Jesus begun his messianic mission by saying, “The Spirit of the Lord is upon me, because he has anointed me to preach good news to the poor. He has sent me to proclaim release to the captives and recovery of sight to the blind, to set at liberty those who are oppressed, to proclaim the acceptable year of the Lord.” (Lk4:18-19) It was a declaration of his messianic mission which is followed by Jesus’ teachings and actions of Mercy. When the messengers of John the Baptist came to Jesus to ask Him: “Are you the one who is to come, or shall we look for another?” He answered by referring to the same testimony with which He had begun His teaching at Nazareth: “Go and tell John what it is that you have seen and heard: the blind receives their sight, the lame walk, lepers are cleansed, the deaf hear, the dead are raised up, and the poor have good news preached to them.”(Mt:2-6)
Mercy; as revealed in the life and teachings of Jesus, is not an abstract concept or a feeling but a mission and which calls for action. Jesus after telling the parable of Good Samaritan (Lk 10:25-37) told the lawyer who had approached him with the question of mercy: “go and do likewise.” Pope Francis reflecting on this parable once said, that there are many in the world who just pass by other’s pain and difficulties like the Levite and priest of the parable. There are many others who don’t do enough. They prefer to intellectualize, and theorize. Jesus presented the good Samaritan as model of mercy because he not only saw the wounded man in the road and ‘felt’ compassion for him, but he ‘acted’. He went near to the wounded, touched the wound, and cared for the wounded. He also payed the two denaries and finally giving a guarantee for whatever else could be spent.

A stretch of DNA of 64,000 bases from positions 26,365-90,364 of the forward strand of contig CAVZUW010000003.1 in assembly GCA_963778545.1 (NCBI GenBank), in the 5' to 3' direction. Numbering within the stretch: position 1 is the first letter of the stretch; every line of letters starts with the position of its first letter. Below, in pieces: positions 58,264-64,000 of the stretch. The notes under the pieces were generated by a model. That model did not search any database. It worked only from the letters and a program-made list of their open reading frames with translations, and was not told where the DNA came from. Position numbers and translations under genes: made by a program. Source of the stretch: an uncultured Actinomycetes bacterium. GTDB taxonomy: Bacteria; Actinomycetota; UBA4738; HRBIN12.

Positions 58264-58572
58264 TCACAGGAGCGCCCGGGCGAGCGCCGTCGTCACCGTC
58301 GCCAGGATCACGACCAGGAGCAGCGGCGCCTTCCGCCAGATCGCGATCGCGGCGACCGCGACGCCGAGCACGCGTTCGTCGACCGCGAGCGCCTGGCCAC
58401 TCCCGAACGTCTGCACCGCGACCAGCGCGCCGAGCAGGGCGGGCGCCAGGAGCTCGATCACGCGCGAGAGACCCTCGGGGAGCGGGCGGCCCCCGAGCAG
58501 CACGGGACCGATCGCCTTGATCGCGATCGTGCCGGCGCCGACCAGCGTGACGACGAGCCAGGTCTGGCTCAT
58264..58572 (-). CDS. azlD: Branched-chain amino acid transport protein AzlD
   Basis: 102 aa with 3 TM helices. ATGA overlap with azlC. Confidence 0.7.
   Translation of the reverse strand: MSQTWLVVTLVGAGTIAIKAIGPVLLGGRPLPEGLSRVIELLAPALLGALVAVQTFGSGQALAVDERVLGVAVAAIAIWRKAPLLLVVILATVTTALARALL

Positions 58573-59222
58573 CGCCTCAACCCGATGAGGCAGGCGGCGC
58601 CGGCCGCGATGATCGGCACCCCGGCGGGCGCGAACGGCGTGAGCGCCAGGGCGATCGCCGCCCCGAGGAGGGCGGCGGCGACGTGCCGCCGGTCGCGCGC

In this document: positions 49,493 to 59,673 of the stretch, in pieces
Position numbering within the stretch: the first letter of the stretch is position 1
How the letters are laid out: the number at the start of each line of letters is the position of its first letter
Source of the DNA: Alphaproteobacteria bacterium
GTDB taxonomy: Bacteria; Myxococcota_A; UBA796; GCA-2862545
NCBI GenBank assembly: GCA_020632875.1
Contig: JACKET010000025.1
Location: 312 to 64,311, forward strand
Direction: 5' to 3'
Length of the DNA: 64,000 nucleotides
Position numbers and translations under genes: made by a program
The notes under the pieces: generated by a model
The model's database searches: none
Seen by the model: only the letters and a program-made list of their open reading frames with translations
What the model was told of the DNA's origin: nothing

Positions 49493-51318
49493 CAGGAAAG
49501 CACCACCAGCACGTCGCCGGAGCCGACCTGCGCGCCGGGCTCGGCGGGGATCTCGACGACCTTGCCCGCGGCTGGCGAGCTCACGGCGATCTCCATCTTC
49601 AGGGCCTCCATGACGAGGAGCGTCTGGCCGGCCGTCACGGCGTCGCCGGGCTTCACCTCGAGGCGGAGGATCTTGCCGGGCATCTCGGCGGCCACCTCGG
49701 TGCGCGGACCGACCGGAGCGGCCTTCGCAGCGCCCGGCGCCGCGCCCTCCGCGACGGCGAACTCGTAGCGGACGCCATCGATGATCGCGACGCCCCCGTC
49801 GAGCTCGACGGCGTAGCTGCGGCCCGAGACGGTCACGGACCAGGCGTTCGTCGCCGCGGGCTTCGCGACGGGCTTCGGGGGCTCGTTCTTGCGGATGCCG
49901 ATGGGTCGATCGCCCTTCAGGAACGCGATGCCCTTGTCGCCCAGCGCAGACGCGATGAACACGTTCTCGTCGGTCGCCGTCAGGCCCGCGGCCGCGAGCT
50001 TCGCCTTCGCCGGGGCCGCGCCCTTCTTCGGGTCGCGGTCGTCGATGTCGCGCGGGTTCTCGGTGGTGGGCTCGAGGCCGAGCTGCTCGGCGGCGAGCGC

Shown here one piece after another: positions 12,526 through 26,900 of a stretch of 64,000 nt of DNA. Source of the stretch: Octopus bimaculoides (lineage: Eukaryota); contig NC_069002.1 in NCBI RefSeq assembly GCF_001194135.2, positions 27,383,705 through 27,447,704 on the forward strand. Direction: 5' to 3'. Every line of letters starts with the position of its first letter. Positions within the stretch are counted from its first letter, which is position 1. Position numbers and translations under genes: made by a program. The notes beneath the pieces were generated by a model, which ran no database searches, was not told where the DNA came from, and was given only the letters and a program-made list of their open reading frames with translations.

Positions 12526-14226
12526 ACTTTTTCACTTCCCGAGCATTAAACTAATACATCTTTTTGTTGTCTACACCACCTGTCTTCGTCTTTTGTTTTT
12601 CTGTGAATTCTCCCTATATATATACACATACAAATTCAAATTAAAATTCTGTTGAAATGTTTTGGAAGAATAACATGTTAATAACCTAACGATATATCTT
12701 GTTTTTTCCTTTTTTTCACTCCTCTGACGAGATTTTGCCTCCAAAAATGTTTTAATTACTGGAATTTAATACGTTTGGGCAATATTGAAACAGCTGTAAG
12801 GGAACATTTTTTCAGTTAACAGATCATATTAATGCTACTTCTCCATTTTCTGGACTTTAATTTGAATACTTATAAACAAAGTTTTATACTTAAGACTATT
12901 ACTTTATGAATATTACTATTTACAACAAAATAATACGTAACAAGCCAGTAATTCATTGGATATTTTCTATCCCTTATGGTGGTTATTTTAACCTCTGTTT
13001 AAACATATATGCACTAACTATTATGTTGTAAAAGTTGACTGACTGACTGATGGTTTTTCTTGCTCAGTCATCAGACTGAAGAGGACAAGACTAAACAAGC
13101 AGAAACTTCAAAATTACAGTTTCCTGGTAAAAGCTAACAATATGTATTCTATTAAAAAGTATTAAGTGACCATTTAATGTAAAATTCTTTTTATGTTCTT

The messianic program that Christ declared in the synagogue at Nazareth was to reveal the merciful love of God for the poor and the suffering. Christ’s messianic program, the program of mercy, becomes the program of His people, the program of the Church. In a special way as Vincentians, Mercy is our mission. St. Vincent asks us his followers, a very decisive question, “ is there anything more happier on this earth than to live as Christ lived and do what Christ came to do?”
About the Author:
Fr. Binoy Puthusery, C.M. is a Vincentian priest belonging to the Southern Indian Province. He was born in Kerala, South India in 1979 and had his formation and studies to the priesthood in India. He was ordained as priest on December 27, 2008 and soon after was sent to Tanzania in 2009. In Tanzania after a few months of studying the local language, he was appointed to a Parish as an assistant parish priest. In 2011, after two years of ministry, he was appointed as Spiritual Director to the Vincentian Sisters of Mercy, Mbinga Tanzania, where he still is today. This Congregation began in 1960 by German Sisters from the Province of Untermartel, which belongs to the Federation of Sisters of Charity, Strassburg. They are part of the Vincentian Family.
Tags: Binoy Puthusery, mercy